I was lucky enough to live in a small, rural town growing up. There wasn’t a lot to do because of it, but it was perfect if you were a parent wanting a child to get creative with their entertainment.
In the summer, if I wanted to get away from the house, I had two choices: pool on the sunny days and library on the overcast/rainy days. Living in a valley in rural New England meant that there were plenty of days where I would have to go to the library as clouds got trapped by the mountains.
I loved my little library. Repurposed from an old Victorian farmhouse, the downstairs was filled with books, while the upstairs housed a creepy taxidermy collection and stored books meant for the summer book sale. The library was run by volunteers, so they were all older women who were either retired or looking to get away from their retired husbands.
This also meant it was extremely low-tech. I left my old town in 2008 and I believe they just got a computer for public use in 2005. I grew up knowing and loving the smell of a card catalog. The place was so tiny that I wouldn’t be surprised if they didn’t still use one because hunting through the cards or shelves might be faster than doing a computer search.
I loved my peach-colored, cardstock library card. It got so worn and frayed around the edges from use and lived with a place of honor in my wallet. It was the only card that actually did something, as most of the other cards were pretend or store loyalty cards.
Going to the children’s section, I knew where all my favorite books and series were located. I broke my visits down into two parts: the books I wanted to read there and books I wanted to take home with me.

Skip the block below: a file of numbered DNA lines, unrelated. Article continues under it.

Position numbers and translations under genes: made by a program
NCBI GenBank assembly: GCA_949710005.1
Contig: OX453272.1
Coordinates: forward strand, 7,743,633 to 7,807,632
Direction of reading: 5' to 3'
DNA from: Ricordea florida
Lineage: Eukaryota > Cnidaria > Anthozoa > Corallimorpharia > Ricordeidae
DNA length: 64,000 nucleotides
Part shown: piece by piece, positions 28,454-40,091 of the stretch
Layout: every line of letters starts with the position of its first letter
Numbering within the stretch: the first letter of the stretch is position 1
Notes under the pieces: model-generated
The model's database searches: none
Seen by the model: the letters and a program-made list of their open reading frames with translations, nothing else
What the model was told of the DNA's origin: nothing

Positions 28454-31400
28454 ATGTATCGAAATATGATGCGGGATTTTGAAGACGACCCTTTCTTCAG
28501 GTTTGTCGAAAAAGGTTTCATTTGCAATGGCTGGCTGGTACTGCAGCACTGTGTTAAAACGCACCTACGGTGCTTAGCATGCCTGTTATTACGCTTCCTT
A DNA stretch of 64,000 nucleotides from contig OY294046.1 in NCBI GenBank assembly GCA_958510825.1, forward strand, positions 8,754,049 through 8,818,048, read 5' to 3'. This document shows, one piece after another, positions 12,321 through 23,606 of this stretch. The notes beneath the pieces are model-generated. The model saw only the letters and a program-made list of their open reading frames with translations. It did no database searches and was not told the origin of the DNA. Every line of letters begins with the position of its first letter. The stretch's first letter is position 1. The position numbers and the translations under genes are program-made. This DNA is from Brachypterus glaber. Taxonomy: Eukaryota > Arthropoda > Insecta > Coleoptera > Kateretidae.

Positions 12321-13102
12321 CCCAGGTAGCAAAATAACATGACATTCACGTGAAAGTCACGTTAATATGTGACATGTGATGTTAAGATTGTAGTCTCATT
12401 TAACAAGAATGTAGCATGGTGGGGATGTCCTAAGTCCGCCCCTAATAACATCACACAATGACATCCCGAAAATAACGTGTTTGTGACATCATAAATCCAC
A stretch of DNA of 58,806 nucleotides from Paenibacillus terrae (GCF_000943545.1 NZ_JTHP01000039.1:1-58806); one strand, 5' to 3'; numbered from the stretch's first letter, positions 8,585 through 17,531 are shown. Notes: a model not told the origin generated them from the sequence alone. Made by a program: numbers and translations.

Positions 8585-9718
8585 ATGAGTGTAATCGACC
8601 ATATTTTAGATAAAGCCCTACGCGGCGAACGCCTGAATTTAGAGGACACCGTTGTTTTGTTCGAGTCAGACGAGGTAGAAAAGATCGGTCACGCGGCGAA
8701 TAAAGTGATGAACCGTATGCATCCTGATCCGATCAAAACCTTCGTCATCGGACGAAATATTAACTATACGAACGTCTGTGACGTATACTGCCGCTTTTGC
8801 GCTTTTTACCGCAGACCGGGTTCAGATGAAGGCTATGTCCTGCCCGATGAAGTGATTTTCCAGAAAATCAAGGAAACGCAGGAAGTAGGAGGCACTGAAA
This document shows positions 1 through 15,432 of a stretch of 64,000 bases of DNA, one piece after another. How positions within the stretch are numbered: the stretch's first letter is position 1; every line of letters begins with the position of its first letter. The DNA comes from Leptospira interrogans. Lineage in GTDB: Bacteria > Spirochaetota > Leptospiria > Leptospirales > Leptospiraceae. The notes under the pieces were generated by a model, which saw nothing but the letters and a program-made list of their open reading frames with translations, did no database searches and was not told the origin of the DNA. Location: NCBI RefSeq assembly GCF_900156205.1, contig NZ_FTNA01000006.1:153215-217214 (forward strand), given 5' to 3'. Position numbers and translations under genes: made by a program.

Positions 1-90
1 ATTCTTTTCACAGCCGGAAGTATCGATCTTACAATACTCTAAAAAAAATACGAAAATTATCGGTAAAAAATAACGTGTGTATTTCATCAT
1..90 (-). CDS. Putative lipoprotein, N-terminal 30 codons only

I can’t remember the names of the series, but there were some short children’s books meant for teaching manners that had interesting artwork I read every time. They were super short so I would spend a half-hour reading through these books before moving on.
I was such a voracious reader as a child that I had to get two to three young adult books because I had a tendency to read a book a day. It was the reason why my parents encouraged me to go to the library when I was old enough: they could not afford to keep up with my reading habit. Book fairs, bookstores, all were a bane to my savings because I had to buy more books that I would finish in a couple of days.
The library was a wonderful way to save both my chore/odd job money and give me a sense of independence to go somewhere unsupervised.